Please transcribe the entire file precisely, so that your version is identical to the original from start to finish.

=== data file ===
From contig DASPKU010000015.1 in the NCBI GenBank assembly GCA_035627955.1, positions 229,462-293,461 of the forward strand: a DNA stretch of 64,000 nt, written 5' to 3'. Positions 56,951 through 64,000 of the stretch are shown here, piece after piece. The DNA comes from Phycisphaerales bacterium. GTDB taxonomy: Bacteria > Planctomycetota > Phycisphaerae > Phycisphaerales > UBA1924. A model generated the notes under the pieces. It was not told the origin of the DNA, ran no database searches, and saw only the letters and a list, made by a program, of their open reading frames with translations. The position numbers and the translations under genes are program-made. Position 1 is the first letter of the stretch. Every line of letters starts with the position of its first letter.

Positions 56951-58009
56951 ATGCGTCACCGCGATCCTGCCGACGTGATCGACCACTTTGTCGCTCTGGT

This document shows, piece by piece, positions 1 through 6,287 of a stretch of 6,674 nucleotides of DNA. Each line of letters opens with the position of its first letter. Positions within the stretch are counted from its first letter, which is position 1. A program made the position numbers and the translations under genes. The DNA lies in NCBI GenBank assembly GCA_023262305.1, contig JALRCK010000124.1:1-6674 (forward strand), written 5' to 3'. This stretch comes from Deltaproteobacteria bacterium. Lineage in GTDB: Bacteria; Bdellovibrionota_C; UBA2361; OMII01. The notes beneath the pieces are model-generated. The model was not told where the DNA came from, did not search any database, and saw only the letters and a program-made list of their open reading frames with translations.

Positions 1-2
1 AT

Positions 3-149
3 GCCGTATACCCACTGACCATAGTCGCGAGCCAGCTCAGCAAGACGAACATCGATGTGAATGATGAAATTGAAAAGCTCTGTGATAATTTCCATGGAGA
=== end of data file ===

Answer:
From contig DASPKU010000015.1 in the NCBI GenBank assembly GCA_035627955.1, positions 229,462-293,461 of the forward strand: a DNA stretch of 64,000 nt, written 5' to 3'. Positions 56,951 through 64,000 of the stretch are shown here, piece after piece. The DNA comes from Phycisphaerales bacterium. GTDB taxonomy: Bacteria > Planctomycetota > Phycisphaerae > Phycisphaerales > UBA1924. A model generated the notes under the pieces. It was not told the origin of the DNA, ran no database searches, and saw only the letters and a list, made by a program, of their open reading frames with translations. The position numbers and the translations under genes are program-made. Position 1 is the first letter of the stretch. Every line of letters starts with the position of its first letter.

Positions 56951-58009
56951 ATGCGTCACCGCGATCCTGCCGACGTGATCGACCACTTTGTCGCTCTGGT

This document shows, piece by piece, positions 1 through 6,287 of a stretch of 6,674 nucleotides of DNA. Each line of letters opens with the position of its first letter. Positions within the stretch are counted from its first letter, which is position 1. A program made the position numbers and the translations under genes. The DNA lies in NCBI GenBank assembly GCA_023262305.1, contig JALRCK010000124.1:1-6674 (forward strand), written 5' to 3'. This stretch comes from Deltaproteobacteria bacterium. Lineage in GTDB: Bacteria; Bdellovibrionota_C; UBA2361; OMII01. The notes beneath the pieces are model-generated. The model was not told where the DNA came from, did not search any database, and saw only the letters and a program-made list of their open reading frames with translations.

Positions 1-2
1 AT

Positions 3-149
3 GCCGTATACCCACTGACCATAGTCGCGAGCCAGCTCAGCAAGACGAACATCGATGTGAATGATGAAATTGAAAAGCTCTGTGATAATTTCCATGGAGA